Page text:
Excavations around the Gihon Spring in the City of David have uncovered a massive 3,800-year-old fortress. Called the “Spring Citadel” by archaeologists, the discovery is part of a 19-year excavation led by Professor Ronny Reich of the University of Haifa and Eli Shukron of the Israel Antiquities Authority.
This enormous 18th-century B.C.E. structure that isolates and protects the Gihon Spring is believed to be the fortress described in the Book of Samuel that King David conquered:
The king and his men marched to Jerusalem against the Jebusites, the inhabitants of the land, who said to David, “You will not come in here, even the blind and the lame will turn you back”—thinking, “David cannot come in here.” Nevertheless, David took the stronghold of Zion, which is now the city of David.
2 Samuel 5:6–7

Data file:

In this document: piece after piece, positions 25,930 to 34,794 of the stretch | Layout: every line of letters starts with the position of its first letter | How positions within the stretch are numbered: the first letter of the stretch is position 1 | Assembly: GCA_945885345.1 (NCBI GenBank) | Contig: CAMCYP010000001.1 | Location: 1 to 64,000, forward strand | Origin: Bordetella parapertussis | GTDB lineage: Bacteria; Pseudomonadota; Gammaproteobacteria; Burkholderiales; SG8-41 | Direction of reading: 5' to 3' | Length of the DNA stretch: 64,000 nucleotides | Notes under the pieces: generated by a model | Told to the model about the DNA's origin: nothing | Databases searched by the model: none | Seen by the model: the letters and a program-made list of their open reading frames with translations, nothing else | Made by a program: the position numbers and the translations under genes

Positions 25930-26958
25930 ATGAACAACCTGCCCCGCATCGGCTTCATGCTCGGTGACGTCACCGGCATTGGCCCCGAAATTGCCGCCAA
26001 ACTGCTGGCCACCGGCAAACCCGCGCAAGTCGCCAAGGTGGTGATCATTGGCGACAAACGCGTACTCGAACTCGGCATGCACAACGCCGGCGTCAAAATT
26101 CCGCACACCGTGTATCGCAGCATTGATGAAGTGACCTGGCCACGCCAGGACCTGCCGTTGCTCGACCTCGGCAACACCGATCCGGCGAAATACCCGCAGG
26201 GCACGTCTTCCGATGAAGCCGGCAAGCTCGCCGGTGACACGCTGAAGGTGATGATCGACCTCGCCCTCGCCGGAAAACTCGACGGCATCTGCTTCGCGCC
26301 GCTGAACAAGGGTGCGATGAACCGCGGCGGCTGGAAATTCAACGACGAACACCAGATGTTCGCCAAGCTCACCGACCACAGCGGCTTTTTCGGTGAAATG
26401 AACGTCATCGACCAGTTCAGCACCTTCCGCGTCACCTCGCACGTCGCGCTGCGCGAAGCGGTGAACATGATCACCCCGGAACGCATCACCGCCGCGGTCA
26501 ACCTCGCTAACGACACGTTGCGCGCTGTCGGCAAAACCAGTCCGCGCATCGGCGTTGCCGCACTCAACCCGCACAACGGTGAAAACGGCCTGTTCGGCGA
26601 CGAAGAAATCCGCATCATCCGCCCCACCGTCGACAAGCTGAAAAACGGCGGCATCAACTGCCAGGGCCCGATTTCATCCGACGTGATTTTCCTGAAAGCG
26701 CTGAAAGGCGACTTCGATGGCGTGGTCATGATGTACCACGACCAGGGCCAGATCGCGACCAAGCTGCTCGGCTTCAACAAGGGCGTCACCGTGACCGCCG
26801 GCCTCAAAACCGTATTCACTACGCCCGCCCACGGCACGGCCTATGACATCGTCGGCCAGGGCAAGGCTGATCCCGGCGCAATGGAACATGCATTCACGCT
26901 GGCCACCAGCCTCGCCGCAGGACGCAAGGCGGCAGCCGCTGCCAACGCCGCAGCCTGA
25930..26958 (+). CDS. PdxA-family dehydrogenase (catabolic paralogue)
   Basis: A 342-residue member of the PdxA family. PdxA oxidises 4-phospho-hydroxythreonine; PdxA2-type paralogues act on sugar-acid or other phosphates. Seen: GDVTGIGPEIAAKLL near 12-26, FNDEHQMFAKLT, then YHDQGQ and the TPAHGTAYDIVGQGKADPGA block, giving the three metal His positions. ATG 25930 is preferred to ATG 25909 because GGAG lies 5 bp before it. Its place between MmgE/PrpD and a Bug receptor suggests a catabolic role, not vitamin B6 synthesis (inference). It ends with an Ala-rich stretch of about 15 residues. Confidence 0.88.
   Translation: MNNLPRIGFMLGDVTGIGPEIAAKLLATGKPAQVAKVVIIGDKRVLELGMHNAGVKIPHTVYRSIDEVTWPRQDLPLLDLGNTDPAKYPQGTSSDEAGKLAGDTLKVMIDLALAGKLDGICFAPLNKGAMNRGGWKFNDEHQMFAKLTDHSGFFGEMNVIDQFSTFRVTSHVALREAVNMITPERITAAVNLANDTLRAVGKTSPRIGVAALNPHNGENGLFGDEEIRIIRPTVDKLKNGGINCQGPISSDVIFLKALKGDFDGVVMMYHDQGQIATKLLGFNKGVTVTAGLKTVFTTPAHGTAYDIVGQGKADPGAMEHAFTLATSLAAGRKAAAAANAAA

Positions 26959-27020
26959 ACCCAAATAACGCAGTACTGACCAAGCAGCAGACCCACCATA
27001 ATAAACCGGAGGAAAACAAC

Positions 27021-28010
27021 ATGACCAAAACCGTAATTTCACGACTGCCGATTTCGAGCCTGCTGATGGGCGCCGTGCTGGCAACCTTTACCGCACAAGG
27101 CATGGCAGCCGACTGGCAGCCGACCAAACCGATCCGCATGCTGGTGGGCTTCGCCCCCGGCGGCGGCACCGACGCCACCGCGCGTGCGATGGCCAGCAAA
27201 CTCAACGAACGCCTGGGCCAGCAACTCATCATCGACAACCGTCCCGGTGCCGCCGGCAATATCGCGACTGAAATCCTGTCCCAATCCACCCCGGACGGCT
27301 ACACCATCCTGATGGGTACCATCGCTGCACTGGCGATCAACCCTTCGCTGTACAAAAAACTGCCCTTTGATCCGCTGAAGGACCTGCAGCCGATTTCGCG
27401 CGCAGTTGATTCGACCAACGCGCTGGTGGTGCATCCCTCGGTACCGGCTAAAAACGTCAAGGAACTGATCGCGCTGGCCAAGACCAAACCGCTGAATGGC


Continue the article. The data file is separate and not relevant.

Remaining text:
The Gihon Spring was also the site where King Solomon was crowned, according to the Book of Kings:
King David said, “Summon to me the priest Zadok, the prophet Nathan, and Benaiah son of Jehoiada.” When they came before the king, the king said to them, “Take with you the servants of your lord, and have my son Solomon ride on my own mule, and bring him down to Gihon. There let the priest Zadok and the prophet Nathan anoint him king over Israel; then blow the trumpet, and say, “Long live King Solomon!”
1 Kings 1:32–34
According to Oriya Dasberg, director of development in the City of David, “The Spring Citadel was built in order to save and protect the water of the city from enemies coming to conquer it, as well as to protect the people going down to the spring to get water and bring it back up to the city.”
With 23-foot-thick walls comprised of stone blocks up to ten feet wide, the Spring Citadel represents the largest Canaanite fortress discovered thus far in Israel.
Reported by: Biblical Archaeology. org